There aren’t easy answers to those questions, if there are answers at all. The key is to never stop developing your critical eye/ear. This is work. Almost every poet or artist I know whom I would call successful has years and years of work under their belts. That work doesn’t have to be some fancy, inaccessible degree or whatever– but it does have to be work. That work can be fun, though. Here are a few thoughts and resources:
While online video providers have thousands of poems you could potentially watch, I wouldn’t necessarily recommend just typing “slam poetry” into a YouTube search bar. Here are a couple of lists of poems that might provide good starts:
This is my website, so I may as well shout out my own videos, haha.
In terms of books, there are too many great poets to shout out here, but a couple of presses that regularly publish work by poets who also participate in spoken word: Write Bloody, Button Poetry, Coffee House Press, Haymarket Books– I could go on and on; feel free to add more in the comments. There are also journals and zines like Poetry Magazine, Paper Darts, Mizna, Muzzle, and many, many more.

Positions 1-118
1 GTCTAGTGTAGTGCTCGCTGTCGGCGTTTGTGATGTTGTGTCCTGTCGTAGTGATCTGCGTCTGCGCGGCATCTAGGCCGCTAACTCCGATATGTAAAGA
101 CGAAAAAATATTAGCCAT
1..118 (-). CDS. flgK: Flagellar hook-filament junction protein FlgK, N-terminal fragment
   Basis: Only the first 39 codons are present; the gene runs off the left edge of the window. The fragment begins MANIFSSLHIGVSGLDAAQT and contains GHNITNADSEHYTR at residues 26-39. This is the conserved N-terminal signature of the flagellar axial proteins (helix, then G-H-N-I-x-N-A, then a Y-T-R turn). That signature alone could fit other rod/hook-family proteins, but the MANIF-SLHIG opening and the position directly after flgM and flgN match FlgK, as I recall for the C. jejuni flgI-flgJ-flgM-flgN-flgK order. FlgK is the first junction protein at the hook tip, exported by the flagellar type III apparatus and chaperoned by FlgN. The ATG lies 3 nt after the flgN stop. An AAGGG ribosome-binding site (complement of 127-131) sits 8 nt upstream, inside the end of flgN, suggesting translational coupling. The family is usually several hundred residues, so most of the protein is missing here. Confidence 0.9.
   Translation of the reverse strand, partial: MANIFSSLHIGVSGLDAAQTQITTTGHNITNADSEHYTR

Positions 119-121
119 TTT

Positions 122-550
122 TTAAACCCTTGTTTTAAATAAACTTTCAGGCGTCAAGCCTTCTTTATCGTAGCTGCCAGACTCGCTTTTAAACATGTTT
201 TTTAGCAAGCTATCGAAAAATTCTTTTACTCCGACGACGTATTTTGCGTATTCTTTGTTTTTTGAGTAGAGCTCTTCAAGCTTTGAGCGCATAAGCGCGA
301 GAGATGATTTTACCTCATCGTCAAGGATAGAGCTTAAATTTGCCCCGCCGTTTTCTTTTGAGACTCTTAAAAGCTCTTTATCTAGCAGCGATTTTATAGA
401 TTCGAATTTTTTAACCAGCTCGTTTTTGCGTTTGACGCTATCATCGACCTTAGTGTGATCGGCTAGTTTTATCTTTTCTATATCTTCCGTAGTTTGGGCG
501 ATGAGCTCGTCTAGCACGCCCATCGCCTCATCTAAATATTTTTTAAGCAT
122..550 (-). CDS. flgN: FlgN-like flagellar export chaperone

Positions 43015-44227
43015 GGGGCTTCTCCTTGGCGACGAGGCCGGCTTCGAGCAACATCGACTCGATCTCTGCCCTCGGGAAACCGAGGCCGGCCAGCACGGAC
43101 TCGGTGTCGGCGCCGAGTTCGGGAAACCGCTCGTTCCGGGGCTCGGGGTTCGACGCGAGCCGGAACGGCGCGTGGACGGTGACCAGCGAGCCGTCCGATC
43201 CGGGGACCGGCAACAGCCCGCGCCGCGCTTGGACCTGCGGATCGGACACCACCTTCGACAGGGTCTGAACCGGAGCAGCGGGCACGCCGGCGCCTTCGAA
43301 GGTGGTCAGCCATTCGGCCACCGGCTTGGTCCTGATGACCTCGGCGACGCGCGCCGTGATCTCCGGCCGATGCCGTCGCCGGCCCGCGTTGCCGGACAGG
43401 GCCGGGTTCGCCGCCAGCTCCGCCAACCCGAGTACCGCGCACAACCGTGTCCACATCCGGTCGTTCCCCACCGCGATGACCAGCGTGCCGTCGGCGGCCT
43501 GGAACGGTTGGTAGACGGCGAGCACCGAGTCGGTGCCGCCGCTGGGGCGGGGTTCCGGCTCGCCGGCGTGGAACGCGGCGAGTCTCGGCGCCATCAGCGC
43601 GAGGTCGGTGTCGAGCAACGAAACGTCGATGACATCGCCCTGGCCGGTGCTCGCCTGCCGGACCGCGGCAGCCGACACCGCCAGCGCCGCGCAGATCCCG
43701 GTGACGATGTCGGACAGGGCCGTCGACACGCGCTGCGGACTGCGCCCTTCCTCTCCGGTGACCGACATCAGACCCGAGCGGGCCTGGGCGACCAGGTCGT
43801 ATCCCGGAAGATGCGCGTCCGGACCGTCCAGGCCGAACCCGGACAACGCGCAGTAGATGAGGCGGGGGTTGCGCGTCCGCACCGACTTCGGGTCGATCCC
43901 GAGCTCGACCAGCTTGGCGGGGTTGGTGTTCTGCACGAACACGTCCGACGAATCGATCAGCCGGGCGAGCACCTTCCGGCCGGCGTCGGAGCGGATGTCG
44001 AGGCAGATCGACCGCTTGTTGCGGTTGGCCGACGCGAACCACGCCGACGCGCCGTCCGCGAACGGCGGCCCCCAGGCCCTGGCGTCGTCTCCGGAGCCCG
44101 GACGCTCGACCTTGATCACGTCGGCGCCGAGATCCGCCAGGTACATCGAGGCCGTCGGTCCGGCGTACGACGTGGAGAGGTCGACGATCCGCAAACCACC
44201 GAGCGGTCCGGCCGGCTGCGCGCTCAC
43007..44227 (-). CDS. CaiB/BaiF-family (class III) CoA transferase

Check out the VS podcast w/ Franny Choi and Danez Smith.
Every April, TruArtSpeaks shares a daily writing prompt. Other sites, organizations, and accounts do this as well. Try to find some you like, and potentially try writing a 30/30 (30 poems in thirty days).
4. Take Advantage of Opportunities to Sharpen Your Craft For artists, growth can happen both inside and outside of formal spaces. Classes, workshops, conferences, festivals, cyphers, e-classes– wherever you can find that support, take advantage of it. Again, to use the Twin Cities as an example, a few shout outs:
TruArtSpeaks’ Flip the Script! Youth Writing and Performance Conference: takes place every February.
TruArtSpeaks’ ReVerb Writing Circle: very first Thursday of the month, 4:30-5:30pm at Golden Thyme Café in Saint Paul.